I walked myself home after acquiring a map of the area.

I arrived on the second day of mashup camp around 11AM (local dublin time). Basically, this was just in time for lunch. I caught the end of a presentation by Serena, which unlike, drowning in IBMs presentations, did not make me nauseous. There was an 8-minute video-keynote recorded by Tim Berners Lee about his recent projects. I'd never seen Tim before and he reminded me much of Kevin Spacey. Then there was lunch, where a met a few more folks. Lunch concluded with a keynote by Chad (mentioned previously) about Yahoo! developer tools and a few other topics.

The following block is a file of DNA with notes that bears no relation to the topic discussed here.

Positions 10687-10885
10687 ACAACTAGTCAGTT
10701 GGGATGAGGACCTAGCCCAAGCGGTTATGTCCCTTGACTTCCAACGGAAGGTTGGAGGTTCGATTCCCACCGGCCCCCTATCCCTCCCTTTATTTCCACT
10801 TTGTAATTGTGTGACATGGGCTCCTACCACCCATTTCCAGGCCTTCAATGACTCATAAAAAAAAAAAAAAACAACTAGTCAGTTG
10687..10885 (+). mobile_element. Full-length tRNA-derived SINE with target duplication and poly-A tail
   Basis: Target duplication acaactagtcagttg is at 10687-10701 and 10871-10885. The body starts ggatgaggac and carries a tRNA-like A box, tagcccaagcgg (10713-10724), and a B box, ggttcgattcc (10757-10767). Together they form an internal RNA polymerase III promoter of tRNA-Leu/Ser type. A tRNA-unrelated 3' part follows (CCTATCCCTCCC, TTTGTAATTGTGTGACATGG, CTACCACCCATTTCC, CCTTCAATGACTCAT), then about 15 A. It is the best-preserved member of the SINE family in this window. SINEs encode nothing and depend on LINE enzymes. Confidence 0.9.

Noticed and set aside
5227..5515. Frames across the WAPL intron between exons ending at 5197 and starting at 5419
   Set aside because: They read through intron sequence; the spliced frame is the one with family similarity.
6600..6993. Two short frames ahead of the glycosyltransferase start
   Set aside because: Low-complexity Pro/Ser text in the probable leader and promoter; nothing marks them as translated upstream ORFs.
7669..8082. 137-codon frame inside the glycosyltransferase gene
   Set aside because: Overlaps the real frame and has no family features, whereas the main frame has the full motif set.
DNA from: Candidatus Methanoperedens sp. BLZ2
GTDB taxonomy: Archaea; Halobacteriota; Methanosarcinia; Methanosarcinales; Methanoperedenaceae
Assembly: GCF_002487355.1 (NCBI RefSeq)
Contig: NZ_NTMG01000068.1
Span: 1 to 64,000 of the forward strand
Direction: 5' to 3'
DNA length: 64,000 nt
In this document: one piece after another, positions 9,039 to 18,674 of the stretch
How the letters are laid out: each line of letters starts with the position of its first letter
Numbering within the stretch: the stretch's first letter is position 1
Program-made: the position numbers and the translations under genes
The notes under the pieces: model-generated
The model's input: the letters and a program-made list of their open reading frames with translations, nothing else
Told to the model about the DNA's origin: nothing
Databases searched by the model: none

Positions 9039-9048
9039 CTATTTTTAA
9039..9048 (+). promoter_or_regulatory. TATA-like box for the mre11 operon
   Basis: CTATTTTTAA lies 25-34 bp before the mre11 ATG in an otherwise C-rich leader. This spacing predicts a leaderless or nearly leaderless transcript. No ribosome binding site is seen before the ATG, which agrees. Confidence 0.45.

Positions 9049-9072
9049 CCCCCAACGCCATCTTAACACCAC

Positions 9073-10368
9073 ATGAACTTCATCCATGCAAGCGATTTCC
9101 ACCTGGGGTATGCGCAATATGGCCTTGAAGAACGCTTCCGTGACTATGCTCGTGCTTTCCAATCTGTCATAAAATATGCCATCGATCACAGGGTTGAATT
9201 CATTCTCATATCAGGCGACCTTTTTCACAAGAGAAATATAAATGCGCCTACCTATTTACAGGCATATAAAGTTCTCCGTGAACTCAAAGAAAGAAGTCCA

After Chad's talk was the start of the Mashup Camp open space sessions. I was the first to sign up for a session, which I intended on being a "look at this neat thing" session. I merged my slot with another camper who wanted to talk about scaling.

My talk basically covered Halo 3, Bungie's online player map, and graphing two-dimensional data over time. I played this video. The video was generated using perl, make, Image-Magick, and mencoder. The map images were downloaded with cron, every 15 minutes. I pointed out some interesting data discovered by watching the movie: Someone is playing in Sydney, Japan, New York, London, and a few other places with general coverage 100% of the time. I'll put up the scripts that generated the video soon.